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The Sopwith Camel is among the most significant and famous of all WWI aircraft. Camels downed 1,294 enemy aircraft, more than any other Allied fighter in WWI. The cowling over the two Vickers machine guns ahead of the cockpit created a distinctive “hump,” making the name Camel a natural choice, although it was never an official military designation.

Unlike the earlier Sopwith Pup and Sopwith Triplane, which were docile to fly and well-liked by pilots, the Camel was unstable, requiring constant input from the pilot. The gyroscopic effects of its powerful rotary engine made it dangerous for novice pilots, and almost as many were killed in accidents as died in combat. But its instability also contributed to it being agile and maneuverable, and once its tricky characteristics were mastered, the Camel was a superior fighting airplane.

The Camel entered operational service in July 1917 and remained a front-line fighter until the end of the war, with approximately 5,490 built. This example, B6291, served with No. 10 Squadron of the Royal Naval Air Service.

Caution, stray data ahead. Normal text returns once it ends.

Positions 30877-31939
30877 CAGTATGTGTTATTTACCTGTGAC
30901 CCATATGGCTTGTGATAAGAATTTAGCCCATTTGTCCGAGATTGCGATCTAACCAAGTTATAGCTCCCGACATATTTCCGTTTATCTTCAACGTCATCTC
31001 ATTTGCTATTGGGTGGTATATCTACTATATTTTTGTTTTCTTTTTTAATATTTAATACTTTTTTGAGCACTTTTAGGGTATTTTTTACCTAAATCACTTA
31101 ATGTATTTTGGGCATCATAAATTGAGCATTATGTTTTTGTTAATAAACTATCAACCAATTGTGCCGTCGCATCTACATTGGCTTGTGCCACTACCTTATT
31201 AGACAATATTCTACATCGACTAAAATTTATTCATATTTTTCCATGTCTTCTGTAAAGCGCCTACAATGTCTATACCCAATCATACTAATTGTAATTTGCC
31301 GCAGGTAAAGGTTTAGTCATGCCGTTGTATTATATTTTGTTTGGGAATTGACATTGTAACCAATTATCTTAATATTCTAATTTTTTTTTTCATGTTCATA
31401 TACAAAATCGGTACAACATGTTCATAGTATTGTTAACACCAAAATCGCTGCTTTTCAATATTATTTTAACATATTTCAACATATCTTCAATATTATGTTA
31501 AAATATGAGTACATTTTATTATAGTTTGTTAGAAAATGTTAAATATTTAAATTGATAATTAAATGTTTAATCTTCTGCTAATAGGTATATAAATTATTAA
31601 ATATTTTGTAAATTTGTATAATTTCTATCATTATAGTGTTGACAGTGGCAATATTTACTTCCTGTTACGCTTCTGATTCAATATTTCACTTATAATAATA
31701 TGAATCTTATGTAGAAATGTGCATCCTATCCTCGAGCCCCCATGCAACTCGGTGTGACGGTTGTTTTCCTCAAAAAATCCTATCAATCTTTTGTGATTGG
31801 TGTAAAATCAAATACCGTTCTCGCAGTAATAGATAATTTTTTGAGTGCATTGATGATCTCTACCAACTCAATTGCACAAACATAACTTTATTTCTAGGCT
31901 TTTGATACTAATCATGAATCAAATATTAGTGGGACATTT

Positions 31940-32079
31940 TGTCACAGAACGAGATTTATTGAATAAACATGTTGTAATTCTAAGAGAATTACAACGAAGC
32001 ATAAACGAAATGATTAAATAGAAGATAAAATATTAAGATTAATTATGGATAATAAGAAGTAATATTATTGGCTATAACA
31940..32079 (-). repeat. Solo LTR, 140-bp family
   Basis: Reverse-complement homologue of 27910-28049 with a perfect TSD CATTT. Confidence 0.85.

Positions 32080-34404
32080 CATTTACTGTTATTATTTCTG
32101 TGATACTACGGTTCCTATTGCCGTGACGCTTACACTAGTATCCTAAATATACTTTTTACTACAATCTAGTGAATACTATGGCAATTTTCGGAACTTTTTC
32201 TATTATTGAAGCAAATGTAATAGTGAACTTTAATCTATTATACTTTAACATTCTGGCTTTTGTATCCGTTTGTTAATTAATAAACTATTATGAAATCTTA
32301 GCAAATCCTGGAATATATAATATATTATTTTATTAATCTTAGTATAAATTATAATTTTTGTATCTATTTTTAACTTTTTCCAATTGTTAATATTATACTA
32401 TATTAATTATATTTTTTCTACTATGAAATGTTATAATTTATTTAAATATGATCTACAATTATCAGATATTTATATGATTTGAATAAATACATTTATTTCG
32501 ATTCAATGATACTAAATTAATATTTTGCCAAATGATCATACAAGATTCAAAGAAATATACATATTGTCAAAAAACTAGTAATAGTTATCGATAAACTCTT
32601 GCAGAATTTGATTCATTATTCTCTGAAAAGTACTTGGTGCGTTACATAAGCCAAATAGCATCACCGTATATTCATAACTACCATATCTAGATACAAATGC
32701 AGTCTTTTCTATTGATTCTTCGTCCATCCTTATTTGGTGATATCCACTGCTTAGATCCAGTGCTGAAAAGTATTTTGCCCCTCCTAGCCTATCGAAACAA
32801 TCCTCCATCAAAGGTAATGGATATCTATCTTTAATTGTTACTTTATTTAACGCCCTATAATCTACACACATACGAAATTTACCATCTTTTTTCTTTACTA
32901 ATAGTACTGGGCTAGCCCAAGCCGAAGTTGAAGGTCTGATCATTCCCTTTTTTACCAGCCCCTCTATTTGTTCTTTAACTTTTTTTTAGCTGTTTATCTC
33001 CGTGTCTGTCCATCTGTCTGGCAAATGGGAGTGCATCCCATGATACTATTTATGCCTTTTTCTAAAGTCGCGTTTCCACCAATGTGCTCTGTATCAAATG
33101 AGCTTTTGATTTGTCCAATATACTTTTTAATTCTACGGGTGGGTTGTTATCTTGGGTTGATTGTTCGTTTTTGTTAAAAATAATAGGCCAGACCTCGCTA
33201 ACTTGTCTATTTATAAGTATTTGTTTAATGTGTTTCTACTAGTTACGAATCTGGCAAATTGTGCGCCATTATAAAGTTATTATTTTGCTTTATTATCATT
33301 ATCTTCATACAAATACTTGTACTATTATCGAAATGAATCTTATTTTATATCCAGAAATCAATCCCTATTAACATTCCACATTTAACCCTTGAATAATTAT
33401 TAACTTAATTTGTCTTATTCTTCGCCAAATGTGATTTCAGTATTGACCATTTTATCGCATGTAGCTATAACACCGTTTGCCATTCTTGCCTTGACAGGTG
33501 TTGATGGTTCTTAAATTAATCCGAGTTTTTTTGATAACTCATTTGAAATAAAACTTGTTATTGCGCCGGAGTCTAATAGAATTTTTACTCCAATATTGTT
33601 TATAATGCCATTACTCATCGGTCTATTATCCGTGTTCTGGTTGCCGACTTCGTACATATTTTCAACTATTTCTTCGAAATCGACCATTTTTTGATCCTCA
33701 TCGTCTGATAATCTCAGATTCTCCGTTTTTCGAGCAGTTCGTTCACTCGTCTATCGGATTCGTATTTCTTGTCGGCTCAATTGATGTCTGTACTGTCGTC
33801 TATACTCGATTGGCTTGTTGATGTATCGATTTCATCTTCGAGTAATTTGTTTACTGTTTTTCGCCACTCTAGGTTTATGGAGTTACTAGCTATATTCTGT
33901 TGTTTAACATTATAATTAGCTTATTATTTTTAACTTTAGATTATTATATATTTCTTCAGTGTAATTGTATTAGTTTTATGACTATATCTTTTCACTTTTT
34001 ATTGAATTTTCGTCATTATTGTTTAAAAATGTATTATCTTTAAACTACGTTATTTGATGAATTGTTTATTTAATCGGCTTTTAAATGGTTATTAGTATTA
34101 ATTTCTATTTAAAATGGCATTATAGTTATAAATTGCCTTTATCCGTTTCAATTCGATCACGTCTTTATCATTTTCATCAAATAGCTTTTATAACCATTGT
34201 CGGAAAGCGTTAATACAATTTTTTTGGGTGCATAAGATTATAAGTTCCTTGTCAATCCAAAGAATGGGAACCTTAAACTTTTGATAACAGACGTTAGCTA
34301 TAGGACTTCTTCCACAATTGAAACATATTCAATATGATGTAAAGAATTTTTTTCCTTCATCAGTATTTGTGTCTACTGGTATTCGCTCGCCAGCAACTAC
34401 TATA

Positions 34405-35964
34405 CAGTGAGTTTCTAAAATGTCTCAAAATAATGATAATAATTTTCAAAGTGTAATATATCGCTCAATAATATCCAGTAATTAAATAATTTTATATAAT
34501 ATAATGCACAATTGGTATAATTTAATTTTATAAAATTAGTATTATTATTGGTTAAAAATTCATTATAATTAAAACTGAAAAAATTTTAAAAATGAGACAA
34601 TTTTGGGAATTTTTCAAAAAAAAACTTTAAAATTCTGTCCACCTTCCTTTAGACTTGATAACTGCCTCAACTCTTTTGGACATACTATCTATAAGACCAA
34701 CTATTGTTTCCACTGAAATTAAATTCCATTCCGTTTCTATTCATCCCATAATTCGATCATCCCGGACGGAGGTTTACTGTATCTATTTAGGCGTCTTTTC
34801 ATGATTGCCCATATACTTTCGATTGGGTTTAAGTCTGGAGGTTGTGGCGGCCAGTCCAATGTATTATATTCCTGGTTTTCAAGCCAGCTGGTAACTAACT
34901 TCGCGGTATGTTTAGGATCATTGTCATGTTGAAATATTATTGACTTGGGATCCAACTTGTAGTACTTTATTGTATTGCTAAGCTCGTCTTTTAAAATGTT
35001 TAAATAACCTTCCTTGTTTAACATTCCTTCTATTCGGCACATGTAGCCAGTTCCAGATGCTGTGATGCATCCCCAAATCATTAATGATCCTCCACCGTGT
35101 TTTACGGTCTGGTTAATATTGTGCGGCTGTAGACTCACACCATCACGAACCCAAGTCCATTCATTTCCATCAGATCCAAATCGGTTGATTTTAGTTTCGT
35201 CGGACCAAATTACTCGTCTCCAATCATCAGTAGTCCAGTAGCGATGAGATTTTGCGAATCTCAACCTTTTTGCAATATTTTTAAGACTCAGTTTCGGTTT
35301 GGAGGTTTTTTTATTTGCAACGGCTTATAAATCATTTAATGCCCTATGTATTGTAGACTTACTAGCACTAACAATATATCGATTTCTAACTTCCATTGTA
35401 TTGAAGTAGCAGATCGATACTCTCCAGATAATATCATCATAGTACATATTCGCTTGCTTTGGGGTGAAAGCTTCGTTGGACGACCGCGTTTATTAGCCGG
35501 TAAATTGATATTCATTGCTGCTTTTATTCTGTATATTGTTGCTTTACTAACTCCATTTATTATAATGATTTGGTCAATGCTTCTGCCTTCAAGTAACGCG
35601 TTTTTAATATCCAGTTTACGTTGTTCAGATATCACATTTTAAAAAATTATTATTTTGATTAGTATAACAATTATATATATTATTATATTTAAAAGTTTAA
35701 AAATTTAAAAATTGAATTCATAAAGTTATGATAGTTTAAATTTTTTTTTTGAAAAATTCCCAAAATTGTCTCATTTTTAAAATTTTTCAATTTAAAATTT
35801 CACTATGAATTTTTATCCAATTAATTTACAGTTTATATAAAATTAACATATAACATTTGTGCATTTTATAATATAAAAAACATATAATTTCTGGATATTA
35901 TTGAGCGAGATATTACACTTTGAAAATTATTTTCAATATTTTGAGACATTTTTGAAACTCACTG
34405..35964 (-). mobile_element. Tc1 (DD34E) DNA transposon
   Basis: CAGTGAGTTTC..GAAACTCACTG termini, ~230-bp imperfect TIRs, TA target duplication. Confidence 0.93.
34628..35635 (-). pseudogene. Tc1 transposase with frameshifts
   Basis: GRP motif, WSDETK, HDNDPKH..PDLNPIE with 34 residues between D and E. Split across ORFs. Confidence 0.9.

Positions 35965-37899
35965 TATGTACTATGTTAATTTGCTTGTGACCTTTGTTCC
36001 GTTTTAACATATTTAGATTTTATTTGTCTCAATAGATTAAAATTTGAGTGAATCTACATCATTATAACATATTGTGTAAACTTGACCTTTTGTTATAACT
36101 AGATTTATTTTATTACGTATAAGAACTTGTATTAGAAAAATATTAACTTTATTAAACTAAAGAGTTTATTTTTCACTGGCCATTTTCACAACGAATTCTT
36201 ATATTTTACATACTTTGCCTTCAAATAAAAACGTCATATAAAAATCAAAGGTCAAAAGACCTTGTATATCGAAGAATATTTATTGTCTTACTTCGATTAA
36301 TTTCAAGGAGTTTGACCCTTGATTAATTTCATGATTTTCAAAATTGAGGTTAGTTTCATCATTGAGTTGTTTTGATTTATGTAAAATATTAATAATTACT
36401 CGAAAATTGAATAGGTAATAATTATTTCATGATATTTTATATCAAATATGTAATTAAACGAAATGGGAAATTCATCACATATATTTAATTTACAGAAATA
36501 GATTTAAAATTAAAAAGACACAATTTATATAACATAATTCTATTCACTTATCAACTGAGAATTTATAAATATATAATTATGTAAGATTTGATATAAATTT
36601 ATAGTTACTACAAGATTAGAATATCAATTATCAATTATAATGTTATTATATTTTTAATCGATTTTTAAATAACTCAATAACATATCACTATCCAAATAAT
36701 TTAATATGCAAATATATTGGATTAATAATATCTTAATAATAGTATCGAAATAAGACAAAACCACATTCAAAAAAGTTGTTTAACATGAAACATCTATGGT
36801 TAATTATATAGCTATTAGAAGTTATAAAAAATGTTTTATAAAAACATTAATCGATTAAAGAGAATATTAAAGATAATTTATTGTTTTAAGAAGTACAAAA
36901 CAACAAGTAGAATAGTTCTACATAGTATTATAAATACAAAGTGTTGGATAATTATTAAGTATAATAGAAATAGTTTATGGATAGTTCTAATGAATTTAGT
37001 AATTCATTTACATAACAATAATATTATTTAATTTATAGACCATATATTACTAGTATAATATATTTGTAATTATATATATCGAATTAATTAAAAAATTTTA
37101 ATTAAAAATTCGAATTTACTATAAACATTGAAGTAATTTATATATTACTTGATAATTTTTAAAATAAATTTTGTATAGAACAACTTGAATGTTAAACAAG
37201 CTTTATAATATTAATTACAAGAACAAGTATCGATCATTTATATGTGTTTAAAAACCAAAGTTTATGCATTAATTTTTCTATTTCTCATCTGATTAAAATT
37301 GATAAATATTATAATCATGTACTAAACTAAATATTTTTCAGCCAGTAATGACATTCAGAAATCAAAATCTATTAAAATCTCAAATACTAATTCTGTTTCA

Display Status This object is on display in the Boeing Aviation Hangar at the Steven F. Udvar-Hazy Center in Chantilly, VA Boeing Aviation Hangar
Panoramas
Object Details
Country of Origin United Kingdom Type CRAFT-Aircraft Physical Description Single engine, single-seat, WWI biplane fighter, with 130 HP Clerget 9B rotary engine. Dimensions Wingspan: 28 feet (8.5 m)
Length: 18 feet 9 inches (5.7 m)
Height: 8 feet 6 inches (2.6m)
Empty weight: 930 lbs
Materials Airframe: wood, fabric covered
metal
rubber
Inventory Number A20170105000 Credit Line Gifted to the Smithsonian by the Arango Family with gratitude and appreciation. Data Source National Air and Space Museum Restrictions & Rights Open Access (CCO)
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